Chateau Cos d'Estournel 1990
Bordeaux Red Blends from St. Estephe, Bordeaux, France
Weather conditions were perfect. It is unusual to have three very great vintages one after the other with quite different styles. 1990 is better structured than 1989 and more tender than 1988. There is a particularly striking harmony between the Merlot and the Cabernet-Sauvignon. Very dark color. Intense, fruity, roasted bouquet, with hints of caramel, spices, nutmeg, sandalwood and menthol. Imposing in the mouth, perfectly well structured, well bred and brilliant. Soft, compact tannin. Silky, persistent finish. 2000 - 2015.
The Wine Advocate - "Not as concentrated as the 1982, or as most of the vintages made since 2001, the 1990 Cos has reached full maturity. It exhibits sweet berry fruit intermixed with spice box, herbs, and spring flowers. Expansive, round, and sensual, with wonderful purity as well as lushness..."
James Suckling - "Refined with dark fruits with delicate spice and leather notes. It's full to medium-bodied, with fine tannins. It is a little funky. I would drink it."
Vinous / Antonio Galloni - "Good full medium ruby. Perfumed aromas of cassis, redcurrant, plum, minerals, coconut and violet. Lush, dense and gentle; rich and chocolatey. With so much baby fat, this wine appears to miss out on ultimate clarity and grip. But finishes tight, with a touch of austerity and nicely restrained sweetness. Still quite young. Drink 2005 through 2020. Rating: 92+"
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Chateau Cos d'Estournel Winery
Château Cos d'Estournel is a Grand Cru vineyard located in St. Estephe. Its oriental facade is adorned with three pagoda turrets, all cast in a soft golden sandstone. Château Cos d'Estournel today covers 170 acres separated from Château Lafite, along the southern edge, by the stream between St. Estephe and Pauillac. The gravelly soil, over a flint, limestone and silicate subsoil low in nitrogen, has eroded over centuries to form steep ridges which perfectly drain the vineyards. The vineyards are planted 60 percent in Cabernet Sauvignon vines, 2 percent of Cabernet Franc, and 38 percent in Merlot. Naturally, the percentage of Cabernet or Merlot in the composition of each vintage depends on the climate which favors one grape variety or the other. View all Chateau Cos d'Estournel Wines
About St. EstepheView a map of St. Estephe wineries (saint ess-TEFF)
St.-Estèphe is the northernmost of the 4 communes hugging the Dordogne river in the Northern Haut-Médoc area of Bordeaux. While the appellation has no premier crus (first growths) of its own, it's southernmost chateau, Cos d'Estournel, is a highly acclaimed second growth, geographically separated from the famed Lafite-Rothschild in Pauillac by only a stream. Many believe Cos d'Estournel consistently produces wine of a first growth level.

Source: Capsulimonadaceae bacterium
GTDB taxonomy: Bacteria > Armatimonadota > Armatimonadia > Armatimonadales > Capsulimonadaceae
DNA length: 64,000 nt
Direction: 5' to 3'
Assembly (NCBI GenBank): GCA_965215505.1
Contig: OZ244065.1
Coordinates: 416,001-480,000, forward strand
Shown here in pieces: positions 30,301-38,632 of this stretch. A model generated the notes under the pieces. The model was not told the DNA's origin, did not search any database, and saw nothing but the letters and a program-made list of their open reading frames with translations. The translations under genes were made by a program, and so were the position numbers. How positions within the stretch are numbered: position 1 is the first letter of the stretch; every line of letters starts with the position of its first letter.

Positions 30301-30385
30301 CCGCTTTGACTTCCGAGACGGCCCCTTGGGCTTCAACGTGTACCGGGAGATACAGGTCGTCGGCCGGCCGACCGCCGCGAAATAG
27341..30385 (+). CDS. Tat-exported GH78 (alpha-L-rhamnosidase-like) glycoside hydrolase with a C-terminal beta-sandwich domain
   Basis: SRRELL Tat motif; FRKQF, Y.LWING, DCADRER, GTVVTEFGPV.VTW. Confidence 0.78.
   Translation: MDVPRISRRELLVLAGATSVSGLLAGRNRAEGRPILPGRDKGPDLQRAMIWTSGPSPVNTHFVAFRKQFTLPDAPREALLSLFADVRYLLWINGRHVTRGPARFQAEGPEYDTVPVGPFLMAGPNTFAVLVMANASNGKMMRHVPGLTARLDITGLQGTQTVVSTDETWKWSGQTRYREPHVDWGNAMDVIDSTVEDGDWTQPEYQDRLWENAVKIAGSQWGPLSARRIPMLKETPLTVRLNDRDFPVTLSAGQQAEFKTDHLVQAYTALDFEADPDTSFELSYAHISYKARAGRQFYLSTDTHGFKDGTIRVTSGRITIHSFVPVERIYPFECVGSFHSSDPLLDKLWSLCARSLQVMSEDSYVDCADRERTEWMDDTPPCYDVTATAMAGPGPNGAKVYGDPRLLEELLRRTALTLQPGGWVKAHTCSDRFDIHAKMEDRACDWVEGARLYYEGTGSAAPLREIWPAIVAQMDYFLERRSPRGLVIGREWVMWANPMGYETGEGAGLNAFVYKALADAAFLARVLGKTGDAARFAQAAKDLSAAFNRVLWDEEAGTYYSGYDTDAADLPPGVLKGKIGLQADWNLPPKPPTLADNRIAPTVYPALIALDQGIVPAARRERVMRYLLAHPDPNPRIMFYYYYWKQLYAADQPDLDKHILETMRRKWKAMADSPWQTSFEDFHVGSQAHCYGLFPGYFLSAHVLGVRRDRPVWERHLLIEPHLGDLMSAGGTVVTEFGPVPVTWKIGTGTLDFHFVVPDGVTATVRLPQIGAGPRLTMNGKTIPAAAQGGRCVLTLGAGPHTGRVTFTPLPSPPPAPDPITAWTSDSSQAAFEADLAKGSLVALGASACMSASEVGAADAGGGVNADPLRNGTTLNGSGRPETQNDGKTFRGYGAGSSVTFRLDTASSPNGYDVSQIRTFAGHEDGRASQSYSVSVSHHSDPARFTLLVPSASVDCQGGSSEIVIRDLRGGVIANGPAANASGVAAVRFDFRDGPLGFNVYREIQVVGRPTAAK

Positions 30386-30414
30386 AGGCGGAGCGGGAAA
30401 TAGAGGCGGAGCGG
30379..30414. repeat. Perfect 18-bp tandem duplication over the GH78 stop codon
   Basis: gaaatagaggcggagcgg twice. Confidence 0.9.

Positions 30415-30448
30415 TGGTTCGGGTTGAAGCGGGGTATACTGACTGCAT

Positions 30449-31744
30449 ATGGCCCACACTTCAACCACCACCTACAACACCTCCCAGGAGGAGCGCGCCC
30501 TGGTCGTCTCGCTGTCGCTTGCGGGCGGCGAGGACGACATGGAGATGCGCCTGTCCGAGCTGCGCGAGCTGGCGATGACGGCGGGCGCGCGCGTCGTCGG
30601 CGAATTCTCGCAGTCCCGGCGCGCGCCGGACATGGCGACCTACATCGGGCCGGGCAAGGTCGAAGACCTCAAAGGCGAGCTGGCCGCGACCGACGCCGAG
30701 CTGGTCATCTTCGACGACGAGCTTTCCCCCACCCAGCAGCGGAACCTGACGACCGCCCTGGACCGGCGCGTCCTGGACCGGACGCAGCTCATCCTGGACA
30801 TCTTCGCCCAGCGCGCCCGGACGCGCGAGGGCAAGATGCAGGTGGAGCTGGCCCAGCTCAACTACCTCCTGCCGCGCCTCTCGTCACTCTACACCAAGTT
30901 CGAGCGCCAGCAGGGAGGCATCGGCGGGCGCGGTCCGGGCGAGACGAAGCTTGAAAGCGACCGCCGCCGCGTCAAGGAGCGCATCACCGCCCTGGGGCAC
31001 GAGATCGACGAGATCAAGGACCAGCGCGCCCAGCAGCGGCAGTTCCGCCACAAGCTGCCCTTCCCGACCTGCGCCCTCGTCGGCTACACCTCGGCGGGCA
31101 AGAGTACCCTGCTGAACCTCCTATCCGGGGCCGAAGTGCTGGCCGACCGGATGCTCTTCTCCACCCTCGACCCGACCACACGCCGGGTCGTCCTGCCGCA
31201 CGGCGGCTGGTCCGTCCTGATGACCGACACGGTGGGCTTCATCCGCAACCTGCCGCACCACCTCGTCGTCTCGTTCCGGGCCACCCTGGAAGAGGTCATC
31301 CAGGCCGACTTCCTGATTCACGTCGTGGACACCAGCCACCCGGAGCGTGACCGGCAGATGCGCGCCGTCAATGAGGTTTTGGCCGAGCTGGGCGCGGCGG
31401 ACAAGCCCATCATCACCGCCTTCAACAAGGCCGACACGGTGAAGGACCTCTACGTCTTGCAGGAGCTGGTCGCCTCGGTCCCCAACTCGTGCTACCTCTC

Notable FactsWine from St-Estèphe typically matures more slowly than its southern counterparts. The soil is heavy and rich with clay, leading to wines with firm, muscular tannins and high acidity. Dark and opaque in color, the wines can be a bit austere in their youth, though most get softer as they age. Cabernet Sauvignon is the primary grape in most of the region's blends, although Merlot is important in helping to soften the wines. In volume, St-Estèphe creates the most wines of the top four Haut-Médoc communes. There are quite a few Cru Bourgeois properties, which are more approachable when young and, even better, lower in price. To get a feel for St-Estèphe, look for Cru Bourgeois like Chateau Haut-Beauséjour.
About France - Other regionsWhen it comes to wine, France is a classic. Classic blends, grapes and styles began in the country and they still remain. Think about it - people ask for a Burgundian style Pinot Noir, they refer to wines as Bordeaux or Rhone blends - Champagne even had to pass a law to stop international wineries from putting their region on the label of all sparkling wine.
The top regions of France are: Bordeaux, Burgundy, Champagne, Languedoc-Roussillon, Loire, Rhone. And these regions are so diverse! It makes sense that wine regions throughout the world try to emulate their style. Pinot Noir, Chardonnay, Cabernet Sauvignon and Syrah are no longer French varieties, but international varieties. They may not be the leader of cutting edge technology or value-priced wines, but there is no doubt that they are still producing wines of great quality and diversity.
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